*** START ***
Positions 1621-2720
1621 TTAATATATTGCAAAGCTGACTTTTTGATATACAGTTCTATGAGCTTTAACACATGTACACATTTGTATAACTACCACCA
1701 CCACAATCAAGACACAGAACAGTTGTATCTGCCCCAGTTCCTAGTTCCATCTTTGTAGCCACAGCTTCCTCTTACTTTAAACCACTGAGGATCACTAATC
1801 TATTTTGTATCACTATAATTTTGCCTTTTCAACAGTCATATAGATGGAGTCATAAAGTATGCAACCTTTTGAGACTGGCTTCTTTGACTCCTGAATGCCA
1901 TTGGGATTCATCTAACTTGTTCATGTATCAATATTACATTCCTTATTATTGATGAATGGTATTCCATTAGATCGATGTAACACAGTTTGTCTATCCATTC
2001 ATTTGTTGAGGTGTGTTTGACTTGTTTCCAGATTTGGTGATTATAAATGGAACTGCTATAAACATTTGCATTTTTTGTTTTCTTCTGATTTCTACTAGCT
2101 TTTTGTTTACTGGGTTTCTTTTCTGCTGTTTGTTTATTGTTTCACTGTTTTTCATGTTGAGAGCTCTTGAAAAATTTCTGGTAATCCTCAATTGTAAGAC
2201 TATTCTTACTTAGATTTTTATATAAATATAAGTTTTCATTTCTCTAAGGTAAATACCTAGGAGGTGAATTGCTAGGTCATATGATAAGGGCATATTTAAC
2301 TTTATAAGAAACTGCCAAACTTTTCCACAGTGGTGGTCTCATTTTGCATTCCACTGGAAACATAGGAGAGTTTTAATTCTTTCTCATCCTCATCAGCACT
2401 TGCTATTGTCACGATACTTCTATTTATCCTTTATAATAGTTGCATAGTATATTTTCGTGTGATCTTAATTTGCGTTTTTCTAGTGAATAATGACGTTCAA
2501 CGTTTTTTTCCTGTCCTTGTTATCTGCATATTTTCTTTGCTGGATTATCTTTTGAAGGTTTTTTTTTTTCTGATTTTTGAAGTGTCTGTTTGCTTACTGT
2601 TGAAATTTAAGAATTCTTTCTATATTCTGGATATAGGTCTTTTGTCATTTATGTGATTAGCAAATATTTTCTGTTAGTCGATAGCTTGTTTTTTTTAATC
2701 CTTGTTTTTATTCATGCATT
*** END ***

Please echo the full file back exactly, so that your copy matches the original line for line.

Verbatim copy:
Positions 1621-2720
1621 TTAATATATTGCAAAGCTGACTTTTTGATATACAGTTCTATGAGCTTTAACACATGTACACATTTGTATAACTACCACCA
1701 CCACAATCAAGACACAGAACAGTTGTATCTGCCCCAGTTCCTAGTTCCATCTTTGTAGCCACAGCTTCCTCTTACTTTAAACCACTGAGGATCACTAATC
1801 TATTTTGTATCACTATAATTTTGCCTTTTCAACAGTCATATAGATGGAGTCATAAAGTATGCAACCTTTTGAGACTGGCTTCTTTGACTCCTGAATGCCA
1901 TTGGGATTCATCTAACTTGTTCATGTATCAATATTACATTCCTTATTATTGATGAATGGTATTCCATTAGATCGATGTAACACAGTTTGTCTATCCATTC
2001 ATTTGTTGAGGTGTGTTTGACTTGTTTCCAGATTTGGTGATTATAAATGGAACTGCTATAAACATTTGCATTTTTTGTTTTCTTCTGATTTCTACTAGCT
2101 TTTTGTTTACTGGGTTTCTTTTCTGCTGTTTGTTTATTGTTTCACTGTTTTTCATGTTGAGAGCTCTTGAAAAATTTCTGGTAATCCTCAATTGTAAGAC
2201 TATTCTTACTTAGATTTTTATATAAATATAAGTTTTCATTTCTCTAAGGTAAATACCTAGGAGGTGAATTGCTAGGTCATATGATAAGGGCATATTTAAC
2301 TTTATAAGAAACTGCCAAACTTTTCCACAGTGGTGGTCTCATTTTGCATTCCACTGGAAACATAGGAGAGTTTTAATTCTTTCTCATCCTCATCAGCACT
2401 TGCTATTGTCACGATACTTCTATTTATCCTTTATAATAGTTGCATAGTATATTTTCGTGTGATCTTAATTTGCGTTTTTCTAGTGAATAATGACGTTCAA
2501 CGTTTTTTTCCTGTCCTTGTTATCTGCATATTTTCTTTGCTGGATTATCTTTTGAAGGTTTTTTTTTTTCTGATTTTTGAAGTGTCTGTTTGCTTACTGT
2601 TGAAATTTAAGAATTCTTTCTATATTCTGGATATAGGTCTTTTGTCATTTATGTGATTAGCAAATATTTTCTGTTAGTCGATAGCTTGTTTTTTTTAATC
2701 CTTGTTTTTATTCATGCATT